Well, I wonder how that makes you feel?  I can tell you how it makes me feel: it makes me feel silenced.  It feels like Mark has fashioned a very big stick with which to beat down anyone else who tries to do a bit of contextual theology.  What Mark seems to be saying is that, if a contextual theologian can’t show that her innovations are not really innovations at all but go back to Jesus, she is likely to be told, ‘You abandon the commandments of God and hold to your own merely human notions.’  Most people, under threat of such an attack, are likely to keep their contextual theologies safely to themselves, never attempt to share them with anyone else, and certainly never dare to show up for any kind of theological discussion.  I definitely wouldn’t want to!

But wait; maybe there’s another way of reading this passage – one that invites, even calls us to theologize, freely and with confidence, rather than hide our ideas for fear of such reprisals.  What if, with Christ in mind, and with the God-man mind of Christ that Paul tells us we have (see 1 Cor 2.16), we simply shift our focus away from those two seemingly mutually exclusive terms – God and humanity – and attend instead to the relationship between them, the relationship that is revealed in Christ to be an eternal relationship of love?  When doing contextual theology, maybe the question we should be asking ourselves is not, is this of God, or is this of humanity?  Perhaps, instead, we should be asking ourselves, is this of the love between them in which both participate, ‘neither separate nor confused’, as the old Christological phrase goes?  Is this of the Holy Spirit, in other words – the mutually begetting love between the Father and the Son, or even more expansively, between Creator and all Creation?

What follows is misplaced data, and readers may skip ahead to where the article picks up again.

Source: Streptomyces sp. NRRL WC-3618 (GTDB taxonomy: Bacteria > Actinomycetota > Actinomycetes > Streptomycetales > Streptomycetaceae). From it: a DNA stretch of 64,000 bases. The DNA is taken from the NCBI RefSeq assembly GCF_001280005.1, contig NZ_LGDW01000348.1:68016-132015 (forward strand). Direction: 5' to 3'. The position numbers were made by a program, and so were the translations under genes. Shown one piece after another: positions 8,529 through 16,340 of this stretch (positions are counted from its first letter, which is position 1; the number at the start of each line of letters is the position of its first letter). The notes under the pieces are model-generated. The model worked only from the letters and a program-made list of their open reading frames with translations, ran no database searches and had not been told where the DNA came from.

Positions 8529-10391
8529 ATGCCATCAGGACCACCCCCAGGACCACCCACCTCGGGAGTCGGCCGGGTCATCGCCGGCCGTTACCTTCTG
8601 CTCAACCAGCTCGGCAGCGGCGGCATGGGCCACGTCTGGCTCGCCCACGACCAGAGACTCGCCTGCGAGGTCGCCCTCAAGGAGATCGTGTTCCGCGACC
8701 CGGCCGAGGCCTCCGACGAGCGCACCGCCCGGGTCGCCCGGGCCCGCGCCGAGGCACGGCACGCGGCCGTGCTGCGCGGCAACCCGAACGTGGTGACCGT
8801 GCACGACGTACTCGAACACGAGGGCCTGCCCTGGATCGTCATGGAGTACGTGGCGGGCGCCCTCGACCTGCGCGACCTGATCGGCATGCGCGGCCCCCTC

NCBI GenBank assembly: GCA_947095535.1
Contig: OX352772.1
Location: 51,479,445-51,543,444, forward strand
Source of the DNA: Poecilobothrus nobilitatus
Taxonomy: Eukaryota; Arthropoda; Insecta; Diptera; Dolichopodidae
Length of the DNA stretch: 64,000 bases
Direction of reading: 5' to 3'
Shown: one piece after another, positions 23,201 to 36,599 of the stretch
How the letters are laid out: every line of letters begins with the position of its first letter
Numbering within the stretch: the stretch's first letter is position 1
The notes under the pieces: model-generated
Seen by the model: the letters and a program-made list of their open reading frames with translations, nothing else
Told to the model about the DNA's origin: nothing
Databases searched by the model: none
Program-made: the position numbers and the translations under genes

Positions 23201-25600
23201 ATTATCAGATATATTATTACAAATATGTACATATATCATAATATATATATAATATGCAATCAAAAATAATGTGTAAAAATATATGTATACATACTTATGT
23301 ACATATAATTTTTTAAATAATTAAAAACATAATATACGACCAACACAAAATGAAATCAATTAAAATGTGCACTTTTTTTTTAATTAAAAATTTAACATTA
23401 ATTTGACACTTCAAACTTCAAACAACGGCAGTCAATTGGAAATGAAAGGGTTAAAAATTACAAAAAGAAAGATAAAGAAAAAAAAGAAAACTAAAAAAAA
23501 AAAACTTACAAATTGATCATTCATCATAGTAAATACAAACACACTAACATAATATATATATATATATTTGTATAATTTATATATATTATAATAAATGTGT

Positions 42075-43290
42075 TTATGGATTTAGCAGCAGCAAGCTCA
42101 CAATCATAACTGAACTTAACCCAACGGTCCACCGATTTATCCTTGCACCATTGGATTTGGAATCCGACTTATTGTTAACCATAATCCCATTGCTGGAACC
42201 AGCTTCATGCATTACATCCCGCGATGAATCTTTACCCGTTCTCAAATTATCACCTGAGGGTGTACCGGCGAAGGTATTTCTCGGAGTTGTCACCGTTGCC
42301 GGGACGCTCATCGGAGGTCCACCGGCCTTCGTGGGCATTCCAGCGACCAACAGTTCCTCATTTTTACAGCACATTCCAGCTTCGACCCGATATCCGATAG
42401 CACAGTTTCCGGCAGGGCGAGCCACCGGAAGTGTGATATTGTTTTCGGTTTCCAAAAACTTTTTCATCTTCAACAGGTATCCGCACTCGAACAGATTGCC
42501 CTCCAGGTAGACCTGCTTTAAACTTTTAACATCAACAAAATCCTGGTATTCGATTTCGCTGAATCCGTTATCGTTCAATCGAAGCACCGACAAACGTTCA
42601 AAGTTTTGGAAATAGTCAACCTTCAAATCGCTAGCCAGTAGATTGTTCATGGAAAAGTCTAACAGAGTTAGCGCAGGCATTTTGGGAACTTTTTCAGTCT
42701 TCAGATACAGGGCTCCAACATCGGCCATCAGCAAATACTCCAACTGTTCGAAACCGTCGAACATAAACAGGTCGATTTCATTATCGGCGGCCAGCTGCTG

All you need is love to do contextual theology, that love.

Maybe it would be in the Spirit of that love if we were to paraphrase Jesus’ admonition to the Pharisees and scribes this way: ‘You abandon the relationship of love that is the covenant between God and God’s people by holding it for yourselves and excluding others.’  The problem was that some of the Pharisees and scribes thought only they themselves were holy, and treated most of their fellow Jews – the people of the land whose work precluded scrupulous attention to purity – as if they were unclean and outside the covenant of love.  Whenever contextual theology makes us nervous about the purity of apostolic Christianity, we would do well to remember that, if the early church had not, in the Spirit of the love between God and humanity, dared to declare the Gentiles clean, we wouldn’t be gathered here today.